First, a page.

Hunting the long-eared ungulate.
The deer hunt: it’s a gateway to big-game stalking that comes to dominate the passions of most Western hunters. While many place the rutting bull elkatop the big-game podium, muleys stand proud in second place, and hunting one in the dense mountainside timber of our grandest ranges is an experience that rivals any. With bow or rifle, mule deer are a worthy pursuit, and the wild country they inhabit here in Montana is itself worth the planning, preparation, and effort.
Given that mule deer occupy the entire state of Montana, it’s clear that they’re highly adaptable. Out east, they hole up in the eroded washes and coulees of the plains, making their way to water in the mornings and evenings. In southwest Montana, you’ll find them everywhere from riverbottoms to subalpine meadows. Most hunters stalk muleys on the steep foothill slopes of our publicly-owned mountain ranges. Depending on the time of year, you’ll either find them in the timber or out in the open sagebrush flats. They move from the forest to the valley as the temps drop and snow piles up, so pay attention to weather trends and plan accordingly. They feed primarily on shrub browse, so areas with plenty of vegetation are more likely to hold animals.
Similar to elk, muley bucks tend to be solitary or live in small groups, and females herd up. Weather and the season dictate where the animals will be, and they migrate from subalpine forests and meadows to winter range in the valley once the temp drops and the snow flies. In the fall, bucks are heavily influenced by the rut, when a typically wary animal is at the mercy of biology. It’s at this time that you might find bucks near herds of does. Earlier in the fall, bucks stick to the edges of doe territory; they’re in the picture but not necessarily cohabitating. Many hunters figure bucks will shadow does throughout the entire hunting season, which might explain why some hunters return empty-handed if they’re out stalking early in the season. Again, paying attention to the rut will clue you in to where bucks might be, if indeed bucks are your quarry.
A gear list for hunting mule deer looks a lot like a gear list for hunting elk. Your litany of essentials will fluctuate depending on how far you plan to hike and whether you might stay out overnight. Generally, you’ll want good binos for glassing, sturdy boots for traveling in steep mountain terrain, and a good pack for carrying the essentials. Get a model that is hunting-specific so you can pack out your animal if the terrain requires. Keep a sharp knife handy for field-dressing, and bring enough layers to be comfortable in winter conditions. An emergency bivy sack is a good idea, as is a well-stocked first-aid kit. Typical rifle calibers include anything from a .270 to a .300 Magnum.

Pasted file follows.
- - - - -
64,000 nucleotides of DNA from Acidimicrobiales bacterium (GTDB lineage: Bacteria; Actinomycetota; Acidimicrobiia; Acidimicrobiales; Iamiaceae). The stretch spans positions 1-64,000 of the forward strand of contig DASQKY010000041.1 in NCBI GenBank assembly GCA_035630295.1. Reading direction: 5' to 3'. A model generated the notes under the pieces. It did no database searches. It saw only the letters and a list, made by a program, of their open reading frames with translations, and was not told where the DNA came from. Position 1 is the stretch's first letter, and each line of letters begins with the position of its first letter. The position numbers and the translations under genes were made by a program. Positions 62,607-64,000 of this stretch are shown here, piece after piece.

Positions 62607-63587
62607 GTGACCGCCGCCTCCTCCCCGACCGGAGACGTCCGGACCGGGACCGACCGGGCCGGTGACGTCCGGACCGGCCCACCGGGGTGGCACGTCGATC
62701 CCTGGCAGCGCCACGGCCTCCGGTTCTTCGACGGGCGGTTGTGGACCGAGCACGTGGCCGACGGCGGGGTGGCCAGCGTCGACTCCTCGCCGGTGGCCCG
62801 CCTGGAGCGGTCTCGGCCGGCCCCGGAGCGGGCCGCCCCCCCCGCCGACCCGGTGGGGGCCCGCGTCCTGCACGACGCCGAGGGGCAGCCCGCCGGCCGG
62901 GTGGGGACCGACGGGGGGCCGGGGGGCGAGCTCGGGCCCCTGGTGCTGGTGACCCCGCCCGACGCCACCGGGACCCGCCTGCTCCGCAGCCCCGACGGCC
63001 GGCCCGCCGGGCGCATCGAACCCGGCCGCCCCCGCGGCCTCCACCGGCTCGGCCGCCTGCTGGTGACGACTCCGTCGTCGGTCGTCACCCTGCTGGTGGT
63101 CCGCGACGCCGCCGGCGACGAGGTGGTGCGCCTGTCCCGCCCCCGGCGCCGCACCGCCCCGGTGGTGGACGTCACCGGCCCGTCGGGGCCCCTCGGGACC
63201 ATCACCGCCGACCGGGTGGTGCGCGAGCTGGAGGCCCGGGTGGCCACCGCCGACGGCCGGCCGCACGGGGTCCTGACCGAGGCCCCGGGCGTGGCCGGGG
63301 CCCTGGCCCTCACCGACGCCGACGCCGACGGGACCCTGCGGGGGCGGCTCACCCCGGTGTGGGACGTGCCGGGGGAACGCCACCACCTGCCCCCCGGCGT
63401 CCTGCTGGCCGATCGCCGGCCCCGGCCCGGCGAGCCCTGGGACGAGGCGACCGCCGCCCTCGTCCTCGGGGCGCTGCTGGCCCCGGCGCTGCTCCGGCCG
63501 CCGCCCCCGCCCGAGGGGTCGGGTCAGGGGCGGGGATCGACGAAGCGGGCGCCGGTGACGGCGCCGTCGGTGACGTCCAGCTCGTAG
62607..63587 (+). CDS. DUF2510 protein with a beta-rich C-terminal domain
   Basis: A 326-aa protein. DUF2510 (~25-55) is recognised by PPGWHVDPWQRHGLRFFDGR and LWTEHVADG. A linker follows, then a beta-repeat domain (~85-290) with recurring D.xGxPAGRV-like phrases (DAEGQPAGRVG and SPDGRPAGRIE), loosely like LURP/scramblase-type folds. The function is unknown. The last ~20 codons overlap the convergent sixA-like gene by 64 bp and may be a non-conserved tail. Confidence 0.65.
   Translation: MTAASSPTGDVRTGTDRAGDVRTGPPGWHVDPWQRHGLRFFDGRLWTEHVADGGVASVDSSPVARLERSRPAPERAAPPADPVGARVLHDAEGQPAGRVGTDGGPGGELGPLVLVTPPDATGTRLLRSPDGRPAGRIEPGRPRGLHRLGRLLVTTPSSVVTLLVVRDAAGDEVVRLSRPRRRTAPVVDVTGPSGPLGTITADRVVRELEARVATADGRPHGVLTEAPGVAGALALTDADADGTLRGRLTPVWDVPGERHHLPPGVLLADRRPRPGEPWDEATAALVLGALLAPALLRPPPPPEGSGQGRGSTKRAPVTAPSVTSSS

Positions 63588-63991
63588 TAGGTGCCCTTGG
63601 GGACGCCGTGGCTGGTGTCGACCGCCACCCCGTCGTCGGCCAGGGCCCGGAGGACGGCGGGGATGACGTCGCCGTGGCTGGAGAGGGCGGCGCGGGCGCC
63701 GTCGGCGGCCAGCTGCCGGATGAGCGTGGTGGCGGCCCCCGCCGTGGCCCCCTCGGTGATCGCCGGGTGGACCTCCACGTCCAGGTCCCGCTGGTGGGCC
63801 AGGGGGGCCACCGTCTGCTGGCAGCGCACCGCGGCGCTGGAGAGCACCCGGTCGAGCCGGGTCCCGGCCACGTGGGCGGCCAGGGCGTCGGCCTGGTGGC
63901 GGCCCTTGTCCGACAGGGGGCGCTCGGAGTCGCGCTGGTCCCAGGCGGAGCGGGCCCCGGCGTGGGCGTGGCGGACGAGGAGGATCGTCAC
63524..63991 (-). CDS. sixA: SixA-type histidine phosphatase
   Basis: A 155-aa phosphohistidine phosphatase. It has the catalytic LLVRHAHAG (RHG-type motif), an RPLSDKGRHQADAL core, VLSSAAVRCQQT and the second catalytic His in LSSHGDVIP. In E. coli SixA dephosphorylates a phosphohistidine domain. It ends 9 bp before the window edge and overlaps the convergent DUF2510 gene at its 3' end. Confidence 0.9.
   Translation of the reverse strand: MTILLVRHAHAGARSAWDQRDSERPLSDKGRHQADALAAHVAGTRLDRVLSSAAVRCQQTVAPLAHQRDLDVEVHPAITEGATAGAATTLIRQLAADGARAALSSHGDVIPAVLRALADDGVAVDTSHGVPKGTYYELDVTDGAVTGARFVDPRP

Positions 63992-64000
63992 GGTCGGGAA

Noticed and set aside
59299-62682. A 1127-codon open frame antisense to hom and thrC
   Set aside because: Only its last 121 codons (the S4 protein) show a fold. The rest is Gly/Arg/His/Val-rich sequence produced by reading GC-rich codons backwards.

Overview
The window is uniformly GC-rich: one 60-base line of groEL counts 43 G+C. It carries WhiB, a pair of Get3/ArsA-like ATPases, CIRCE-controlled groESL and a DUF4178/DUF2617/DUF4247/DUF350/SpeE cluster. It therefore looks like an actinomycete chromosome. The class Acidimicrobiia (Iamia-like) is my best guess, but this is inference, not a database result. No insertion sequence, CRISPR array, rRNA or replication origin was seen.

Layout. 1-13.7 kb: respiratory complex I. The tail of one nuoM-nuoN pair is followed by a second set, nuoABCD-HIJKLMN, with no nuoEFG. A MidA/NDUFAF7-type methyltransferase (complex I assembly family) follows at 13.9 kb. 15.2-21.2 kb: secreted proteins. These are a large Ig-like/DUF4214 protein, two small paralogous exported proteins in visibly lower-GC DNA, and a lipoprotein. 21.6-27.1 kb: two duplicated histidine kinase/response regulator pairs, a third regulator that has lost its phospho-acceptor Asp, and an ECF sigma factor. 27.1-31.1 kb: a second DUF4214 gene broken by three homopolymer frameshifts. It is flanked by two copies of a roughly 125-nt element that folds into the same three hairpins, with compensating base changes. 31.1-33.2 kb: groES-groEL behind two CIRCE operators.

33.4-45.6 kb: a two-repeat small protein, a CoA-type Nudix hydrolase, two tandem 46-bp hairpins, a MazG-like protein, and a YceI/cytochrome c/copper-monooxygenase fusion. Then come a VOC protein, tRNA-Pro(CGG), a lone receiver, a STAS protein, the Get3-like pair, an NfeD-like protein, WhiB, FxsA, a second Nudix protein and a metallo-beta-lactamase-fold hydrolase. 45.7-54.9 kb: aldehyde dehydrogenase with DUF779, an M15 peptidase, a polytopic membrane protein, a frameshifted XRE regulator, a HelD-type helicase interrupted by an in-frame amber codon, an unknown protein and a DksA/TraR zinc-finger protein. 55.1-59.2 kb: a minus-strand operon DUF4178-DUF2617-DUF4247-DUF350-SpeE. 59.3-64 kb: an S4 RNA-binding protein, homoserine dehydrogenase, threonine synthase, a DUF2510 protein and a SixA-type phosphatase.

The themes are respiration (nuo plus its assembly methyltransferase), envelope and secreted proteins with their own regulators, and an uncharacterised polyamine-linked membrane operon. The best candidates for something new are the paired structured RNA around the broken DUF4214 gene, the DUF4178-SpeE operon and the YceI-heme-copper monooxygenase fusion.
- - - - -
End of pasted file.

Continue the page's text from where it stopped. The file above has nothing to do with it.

Bow vs. Rifle
Each weapon has its advantages, and both experiences can result in lifelong memories. If you’re hunting in the close quarters of Montana’s timber-choked mountainsides, archery equipment might be preferable. Bow season also starts over a month before rifle season, so muleys aren’t as on-edge. Rifles obviously give you a distance advantage, and the season overlaps with the rut, making the chances of taking a big buck greater. But you’ll also be sharing the landscape with a lot more hunters.
A large male mule deer can weigh up to 400 pounds, although the average weight is closer to 300. Does weigh about half that, so depending on the proximity to your truck and the size of the animal you bag, you might need to dress, quarter, and pack-out the animal. Steep, uneven terrain might also require packing the beast out. If you take a small buck or doe and the hike out isn’t too treacherous, simply dragging the dressed animal might work. Either way, make sure you have the necessary pack for carrying an additional load of meat and know how to safely store your kill if you have to leave and come back.
Like other ungulates in Montana, muley bucks rut in the fall. This is an excellent time to take aim at a hormone-filled beast. The burning desire to breed turns otherwise wary males into absolute dopes oblivious to the threats around them (sound familiar?). Bucks are thus easier to find as they tend to hang around less elusive herds of does. The rut is triggered by how much daylight there is, so the timing is easy to track. If bagging a buck is part of your program, focusing on the rut might be your best bet.
The mule-deer hunting season is broken into three general timeframes. Be sure to double-check the FWP site for your specific region and district. Archery season starts in early September, so if you’re hunting with a bow, you have a two-month head start. As with all big-game hunting, you’re required to wear 400 square inches of hunter orange. It’s always a good idea to keep a copy of the regs in your truck, and check in with fwp.mt.gov before heading out.
For more information about hunting mule deer in Montana, visit muledeer.org/state/montana.